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Archaeo News 

6 September 2003
Farmers urged to protect ancient sites

Farmers in Northern Ireland are being encouraged to help preserve ancient sites by ensuring proper protection of archaeological sites on their land. Under the Environmentally Sensitive Areas (ESA) Scheme and the Countryside Management Scheme (CMS), farmers receive an annual payment for looking after an archaeological feature.
     To qualify for the payment, farmers are not allowed to cultivate in any way the protected area, add drinking troughs for animals, store silage bales, or construct access roads or tracks. Approval must be sought for the use of pesticides, which must only be used to control noxious weeds, and no fertilisers, manure, slurry, sewage, rubbish or lime can be applied to the site. Farmers must also tend to any trees or scrub on the site, although the scrub can be controlled by light grazing.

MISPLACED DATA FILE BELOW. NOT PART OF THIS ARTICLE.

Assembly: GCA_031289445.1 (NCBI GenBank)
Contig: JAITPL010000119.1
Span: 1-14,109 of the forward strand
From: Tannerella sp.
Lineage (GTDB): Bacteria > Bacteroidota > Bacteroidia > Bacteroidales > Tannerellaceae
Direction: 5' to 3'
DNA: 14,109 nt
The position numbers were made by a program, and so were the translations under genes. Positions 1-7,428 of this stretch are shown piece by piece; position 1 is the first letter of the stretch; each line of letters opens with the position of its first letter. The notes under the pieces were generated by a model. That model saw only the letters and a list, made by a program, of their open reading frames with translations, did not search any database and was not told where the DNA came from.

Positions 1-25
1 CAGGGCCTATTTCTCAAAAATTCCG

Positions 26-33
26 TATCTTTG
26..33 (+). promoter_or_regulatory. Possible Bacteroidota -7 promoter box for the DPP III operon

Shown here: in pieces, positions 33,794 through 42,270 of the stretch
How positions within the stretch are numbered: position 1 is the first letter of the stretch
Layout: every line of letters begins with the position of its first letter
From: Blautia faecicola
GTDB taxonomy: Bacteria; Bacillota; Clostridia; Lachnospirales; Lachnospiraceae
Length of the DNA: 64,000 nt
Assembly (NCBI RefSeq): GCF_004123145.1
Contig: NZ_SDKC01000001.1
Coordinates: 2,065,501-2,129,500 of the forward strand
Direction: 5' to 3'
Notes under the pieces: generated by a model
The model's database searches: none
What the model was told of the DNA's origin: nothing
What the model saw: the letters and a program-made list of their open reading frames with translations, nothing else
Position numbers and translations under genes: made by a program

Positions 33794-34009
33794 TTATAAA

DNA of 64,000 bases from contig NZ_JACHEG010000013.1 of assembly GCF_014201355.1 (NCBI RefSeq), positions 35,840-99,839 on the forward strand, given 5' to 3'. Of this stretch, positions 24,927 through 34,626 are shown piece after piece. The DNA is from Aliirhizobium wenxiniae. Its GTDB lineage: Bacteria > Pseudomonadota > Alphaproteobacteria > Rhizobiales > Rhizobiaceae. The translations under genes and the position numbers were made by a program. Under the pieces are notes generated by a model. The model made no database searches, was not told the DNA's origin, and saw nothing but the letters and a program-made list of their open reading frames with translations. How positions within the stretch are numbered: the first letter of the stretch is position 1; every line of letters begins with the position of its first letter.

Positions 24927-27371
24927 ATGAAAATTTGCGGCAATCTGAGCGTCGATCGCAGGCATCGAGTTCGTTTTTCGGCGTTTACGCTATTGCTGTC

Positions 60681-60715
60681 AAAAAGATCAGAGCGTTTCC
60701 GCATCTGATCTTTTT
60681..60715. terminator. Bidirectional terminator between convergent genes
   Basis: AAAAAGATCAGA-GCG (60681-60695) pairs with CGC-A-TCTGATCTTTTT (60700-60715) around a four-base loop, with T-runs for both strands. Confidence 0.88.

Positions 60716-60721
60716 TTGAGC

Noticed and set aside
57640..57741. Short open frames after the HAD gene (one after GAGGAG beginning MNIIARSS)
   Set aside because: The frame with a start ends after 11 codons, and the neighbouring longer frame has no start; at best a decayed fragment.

Northern Ireland is rich in ancient sites, including standing stones, stone circles, souterrains, forts and raths. Many sites have been lost to the plough in the past, or been damaged by farm machinery. These schemes are intended to protect remaining sites for the future.

Source: www.farminglife.com (3 September 2003)

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